Traveling with Children – Preparing

Traveling with Kids: The Preparation

Ready for Take Off!

We’ve traveled a fair amount with both of our children. At not even 4 years old, Lila has taken more cross country flights than many adults. Lucy was on her first flight at 3 weeks old. This isn’t to suggest we’re experts at flying with children. I will say, however, that we at least have an idea what to expect and are never surprised when asked to take our shoes off by TSA.

So what have I learned through all these experiences traveling with children? Number one thing is to never think you are prepared for everything. You will not be. You can bring your child’s favorite snack, favorite book, favorite stuffed animal and have 20 hours of Dora the Explorer downloaded and they will still have a meltdown at some point. No one likes traveling. Not adults, not kids and no, not babies. So how do we prepare for a trip with 2 kids these days?

– Packing. I try to reduce the duplication of work by packing straight out of the laundry, instead of putting away clean clothes and then taking them back out to pack. This weekend I just sat on the floor with the clean laundry for all of us and made piles of what to pack. Straight from laundry basket to suitcase – and this helps ensure what I packed are things the kids will wear, since they recently wore it.

– Lists. I make a list for everything. I use big index cards and have one for each type of packing needed – suitcases, carry ons – as well as things that need to be done at home before we leave. I check off as things get packed in their correct spot and then circle what is still needed (like last minute items such as toiletries, shoes, etc.) I also try to be as general as possible in this list. Unless I think there is really a specific outfit I need (or the kids need) I don’t write down “blue pants, pink top;” I keep it more general to “7 casual outfits,” “2 work outfits.” Oh and I always forget pjs. Don’t forget pjs.

– Involve the kids. Asking a 2 year old and a 4 year old to pack their own clothes will not end well. However, asking them each to pick 2 books, a stuffed animal and a snack to put in their own backpacks to bring on the plane will. It helps them feel ownership over the packing process, as well as what they have on the place. This is of course not all I bring because 2 books does not last 6 hours, and neither does one snack, but it helps.

– Chillax. So I’m no good at this step, but the fact is our family could be the only people on the flight and I could have endless applesauce and peanut butter bars and the kids will still be bored. Because no one likes flying for 6 hours. Do your best, be as prepared as you can be and there is no shame in a glass of wine on an 8am flight because it will help you breathe easier for the next 6 hours. I mean, we’re headed east and it will practically be lunchtime there.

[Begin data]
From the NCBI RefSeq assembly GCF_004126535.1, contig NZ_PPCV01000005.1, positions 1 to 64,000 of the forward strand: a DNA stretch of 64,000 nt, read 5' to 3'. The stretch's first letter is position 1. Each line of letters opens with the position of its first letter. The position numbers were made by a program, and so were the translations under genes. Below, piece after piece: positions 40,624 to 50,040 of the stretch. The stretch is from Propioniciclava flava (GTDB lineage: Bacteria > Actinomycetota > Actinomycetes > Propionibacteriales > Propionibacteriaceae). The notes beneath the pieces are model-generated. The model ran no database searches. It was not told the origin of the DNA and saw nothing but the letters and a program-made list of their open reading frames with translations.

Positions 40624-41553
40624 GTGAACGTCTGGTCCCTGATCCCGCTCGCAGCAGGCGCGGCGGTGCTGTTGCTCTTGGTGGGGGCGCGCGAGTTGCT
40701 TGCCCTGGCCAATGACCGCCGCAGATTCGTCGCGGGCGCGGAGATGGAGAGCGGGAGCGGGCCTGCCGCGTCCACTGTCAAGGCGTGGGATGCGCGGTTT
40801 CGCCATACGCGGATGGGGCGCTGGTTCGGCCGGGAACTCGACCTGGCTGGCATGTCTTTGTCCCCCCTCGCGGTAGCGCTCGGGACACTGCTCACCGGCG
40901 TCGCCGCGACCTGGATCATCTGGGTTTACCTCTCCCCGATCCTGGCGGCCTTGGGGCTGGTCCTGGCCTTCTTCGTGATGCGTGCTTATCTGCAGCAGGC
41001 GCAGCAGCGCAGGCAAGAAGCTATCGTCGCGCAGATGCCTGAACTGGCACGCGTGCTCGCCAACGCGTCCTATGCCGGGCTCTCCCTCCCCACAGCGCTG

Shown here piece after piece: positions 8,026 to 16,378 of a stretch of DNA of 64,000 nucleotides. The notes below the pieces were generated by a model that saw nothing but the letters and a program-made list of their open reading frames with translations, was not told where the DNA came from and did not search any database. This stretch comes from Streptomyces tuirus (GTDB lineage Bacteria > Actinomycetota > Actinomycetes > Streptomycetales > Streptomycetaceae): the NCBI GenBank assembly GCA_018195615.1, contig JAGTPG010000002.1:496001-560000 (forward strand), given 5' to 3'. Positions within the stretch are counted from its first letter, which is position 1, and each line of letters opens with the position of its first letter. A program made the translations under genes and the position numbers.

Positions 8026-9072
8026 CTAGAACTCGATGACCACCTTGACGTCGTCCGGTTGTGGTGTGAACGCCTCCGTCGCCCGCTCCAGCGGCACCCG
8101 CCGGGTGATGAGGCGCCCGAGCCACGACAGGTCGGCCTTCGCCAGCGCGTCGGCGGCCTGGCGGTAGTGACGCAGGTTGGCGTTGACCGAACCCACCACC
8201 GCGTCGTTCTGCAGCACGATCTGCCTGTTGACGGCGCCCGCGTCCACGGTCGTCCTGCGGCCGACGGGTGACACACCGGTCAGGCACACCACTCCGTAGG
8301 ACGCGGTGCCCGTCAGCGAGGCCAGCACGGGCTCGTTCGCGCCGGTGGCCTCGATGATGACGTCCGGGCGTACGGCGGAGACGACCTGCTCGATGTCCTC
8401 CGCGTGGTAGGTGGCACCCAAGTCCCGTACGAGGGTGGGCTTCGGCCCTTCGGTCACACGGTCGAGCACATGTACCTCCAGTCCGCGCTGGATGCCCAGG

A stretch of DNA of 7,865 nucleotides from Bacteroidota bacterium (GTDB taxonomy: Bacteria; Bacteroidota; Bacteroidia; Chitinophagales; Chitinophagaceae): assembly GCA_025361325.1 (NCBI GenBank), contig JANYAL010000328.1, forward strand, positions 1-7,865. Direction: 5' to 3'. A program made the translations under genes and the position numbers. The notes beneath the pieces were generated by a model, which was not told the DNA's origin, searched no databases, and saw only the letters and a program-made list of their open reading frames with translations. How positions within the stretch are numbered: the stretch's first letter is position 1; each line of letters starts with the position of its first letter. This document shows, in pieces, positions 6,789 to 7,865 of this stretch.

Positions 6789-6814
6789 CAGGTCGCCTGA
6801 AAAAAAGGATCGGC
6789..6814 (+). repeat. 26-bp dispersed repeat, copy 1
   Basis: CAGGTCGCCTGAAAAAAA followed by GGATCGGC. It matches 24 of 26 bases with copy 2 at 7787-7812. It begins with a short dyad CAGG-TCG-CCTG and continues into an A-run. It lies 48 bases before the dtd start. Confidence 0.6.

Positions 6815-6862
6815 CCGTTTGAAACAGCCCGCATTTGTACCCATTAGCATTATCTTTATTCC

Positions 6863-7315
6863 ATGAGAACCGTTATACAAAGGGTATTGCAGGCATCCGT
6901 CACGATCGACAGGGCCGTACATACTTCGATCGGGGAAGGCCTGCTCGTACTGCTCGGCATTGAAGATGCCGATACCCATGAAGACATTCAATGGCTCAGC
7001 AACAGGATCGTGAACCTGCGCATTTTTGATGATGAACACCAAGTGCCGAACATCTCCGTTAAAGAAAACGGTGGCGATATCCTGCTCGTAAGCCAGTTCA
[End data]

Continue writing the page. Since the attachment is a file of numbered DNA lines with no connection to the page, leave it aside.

Good luck with your travels – I’ll keep you posted as our trip progress as to how ours goes.



  1. Chillaxing is the hardest one for me. I get sick on planes so in addition to the flying with kids things, there’s that. Also with 2 kids the sheer amount of STUFF is a problem: 2 carseats, luggage, stroller, carry-ons, and kids that just want to run around…we almost couldn’t get it all from the airport to the rental car.

    We took our first flight with kids when my oldest was 13 months old and I was 7 weeks pregnant with the 2nd. We went to see my husband’s family on the east coast. WORST TRIP EVER. Walking 13 month olds DO NOT want to sit on an airplane and I was busy throwing up everywhere since it was the 1st trimester. After that trip we did not fly for 2 YEARS because I was so traumatized. We got back on an airplane in 2014 (although still not to the east coast).

    I’m sure your families really appreciate you visiting them all the time. Hope you have a great trip!

    • Washington Woman says:

      Yes, the trip from the car to the check in counter is terrible, but the trip back to the car is the worst. We got in late last night, the kids were exhausted, we had bags and car seats. So happy we made it home in one piece. Thanks for commenting!

  2. It’s good that you’re limiting them on what to pack. Our two older boys — 5 and 8 — pack up their little Target wheelbags so tight with toys, books and possibly lead that we always need to worry that they’ll get flagged for their check-ins at the gate.

    I’m an East Coast transplant to Seattle as well (from Boston to Philly to NYC to L.A. to Seattle).

    I’m glad to have found your blog!

    • Washington Woman says:

      Yay for another East Coast transplant! At this age all my girls want to do is watch Daniel Tiger on my iPad – and honestly with a 6 hour flight I welcome the distraction. Thanks for stopping by!

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